One of the best campaigns by the old Doyle Dane Bernbach agency
carried the theme "Sony. No baloney", which successfully differentiated
the TVs sold by Sony as coming from a company that wouldn't fool
Would that executives at Columbia Pictures, the movie studio now owned
by Sony, had recalled those wise words.
Columbia finds itself embroiled in a flap regarding faked ads for four
films, which used laudatory quotations purportedly from a critic for a
small newspaper in Connecticut. The blurbs turned out to have been
concocted within the advertising and marketing departments at Columbia
Pictures. Under the name David Manning and the newspaper The Ridgefield
Press, the movies and their stars were raved about in pithy, puffy
phrases that seemed too good to be true.
And they were.
For instance, ads for A Knight's Tale had Manning gushing that the lead
actor, Heath Ledger, was "this year's hottest new star!" And ads for The
Animal had Manning enthusing that "the producing team of Big Daddy has
delivered another winner!"
After the fraud was uncovered by Newsweek magazine, and Sony apologised,
the fiasco received intensive coverage in both the entertainment and
You could practically hear the teeth gnashing all the way back to
Madison Avenue at all the attention the phony ads were getting - far,
far more than any real ads have generated lately, except perhaps for the
"whassup?" campaign. (One could imagine how Columbia would have tried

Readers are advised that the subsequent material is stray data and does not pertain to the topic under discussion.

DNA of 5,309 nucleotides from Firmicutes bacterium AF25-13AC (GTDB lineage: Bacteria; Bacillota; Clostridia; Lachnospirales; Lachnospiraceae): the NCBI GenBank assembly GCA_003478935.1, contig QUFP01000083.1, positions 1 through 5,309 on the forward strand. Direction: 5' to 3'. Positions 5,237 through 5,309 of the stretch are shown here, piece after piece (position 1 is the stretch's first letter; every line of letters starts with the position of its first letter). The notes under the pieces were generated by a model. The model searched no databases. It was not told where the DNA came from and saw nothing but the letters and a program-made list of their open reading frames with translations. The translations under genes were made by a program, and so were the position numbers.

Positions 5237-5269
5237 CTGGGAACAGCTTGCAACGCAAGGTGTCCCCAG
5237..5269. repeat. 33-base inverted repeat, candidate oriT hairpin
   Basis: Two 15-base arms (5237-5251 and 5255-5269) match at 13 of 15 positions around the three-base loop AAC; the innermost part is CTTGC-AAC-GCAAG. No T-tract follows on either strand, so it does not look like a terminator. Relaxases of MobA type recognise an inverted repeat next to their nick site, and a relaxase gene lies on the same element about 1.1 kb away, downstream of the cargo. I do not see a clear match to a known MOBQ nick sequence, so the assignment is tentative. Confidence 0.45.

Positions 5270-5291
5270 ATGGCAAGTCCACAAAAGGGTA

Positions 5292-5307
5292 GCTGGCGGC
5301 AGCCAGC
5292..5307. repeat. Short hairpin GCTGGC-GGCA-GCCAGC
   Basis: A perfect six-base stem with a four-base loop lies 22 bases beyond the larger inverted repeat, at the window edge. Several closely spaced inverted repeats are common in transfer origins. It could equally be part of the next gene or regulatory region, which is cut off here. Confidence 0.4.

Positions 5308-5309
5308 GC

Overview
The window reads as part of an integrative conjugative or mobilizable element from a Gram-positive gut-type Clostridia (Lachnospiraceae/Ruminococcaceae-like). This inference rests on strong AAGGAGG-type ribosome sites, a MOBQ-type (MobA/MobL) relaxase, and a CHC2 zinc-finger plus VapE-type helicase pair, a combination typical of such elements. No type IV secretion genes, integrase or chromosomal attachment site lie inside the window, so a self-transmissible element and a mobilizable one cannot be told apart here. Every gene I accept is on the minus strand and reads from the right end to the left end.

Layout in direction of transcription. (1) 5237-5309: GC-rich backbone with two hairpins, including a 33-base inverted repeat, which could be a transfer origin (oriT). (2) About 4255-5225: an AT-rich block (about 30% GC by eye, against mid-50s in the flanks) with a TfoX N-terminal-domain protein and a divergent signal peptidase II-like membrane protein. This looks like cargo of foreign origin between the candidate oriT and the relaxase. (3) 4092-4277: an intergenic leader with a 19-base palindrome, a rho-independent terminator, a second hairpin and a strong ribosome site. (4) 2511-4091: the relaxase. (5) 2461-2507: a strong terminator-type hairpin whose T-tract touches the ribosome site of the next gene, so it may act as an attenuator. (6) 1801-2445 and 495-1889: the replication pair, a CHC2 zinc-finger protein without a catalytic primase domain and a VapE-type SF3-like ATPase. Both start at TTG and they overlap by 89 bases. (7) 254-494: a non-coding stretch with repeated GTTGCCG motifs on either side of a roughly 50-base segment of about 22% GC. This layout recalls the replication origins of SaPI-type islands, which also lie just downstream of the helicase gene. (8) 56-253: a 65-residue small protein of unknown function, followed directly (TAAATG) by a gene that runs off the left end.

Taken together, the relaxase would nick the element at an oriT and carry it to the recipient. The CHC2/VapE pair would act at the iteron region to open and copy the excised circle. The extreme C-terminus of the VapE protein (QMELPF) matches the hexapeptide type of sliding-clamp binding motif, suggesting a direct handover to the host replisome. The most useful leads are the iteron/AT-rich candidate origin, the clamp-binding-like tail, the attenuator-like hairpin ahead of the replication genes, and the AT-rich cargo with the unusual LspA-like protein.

putting that across, maybe having the "whassup?" guys claim that
drinking Budweiser cures cancer.)
Newsweek and many others pointed out how deliciously ironic the phony
blurbing was. Why? The Hollywood movie studios are notorious for
inviting critics from small, unknown publications and websites on
all-expenses-paid junkets that almost always yield wildly enthusiastic
reviews that can be featured prominently in newspaper ads and TV
Some of those critics are even known to be easily steered into saying
exactly what the studios paying for their trips, meals and hotel rooms
want them to. So what was the need for Manning's make-believe
Maybe it was a practical joke gone awry, the result of a junior
executive attaching a friend's name to a typically over-the-top quote
and then adding it to actual blurbs - and smirking every time the gag
showed up. Indeed, Variety identified Manning as "an old college chum"
of one of two low-level Columbia executives who were suspended for 30
days without pay after Newsweek blew the whistle. Variety suggested the
quotes were simply "a sly wink at his old buddy".
Or maybe it was just an ugly reminder of how much pressure the studio
marketers now find themselves under to put over big-budget movies, which
increasingly rely on mass ad campaigns to drive ticket sales. Years ago,
a film could be nurtured to success by building on positive
word-of-mouth among satisfied moviegoers. That's rare today as films
flood thousands of screens on their opening weekends; they require the
appearance of being smash hits immediately to not lose those outlets to
the movies coming seven days later.
Besides, everyone should have realised that the quotes were phony
The usual suspects in movie ads typically use two or three exclamation
points per puffy phrase.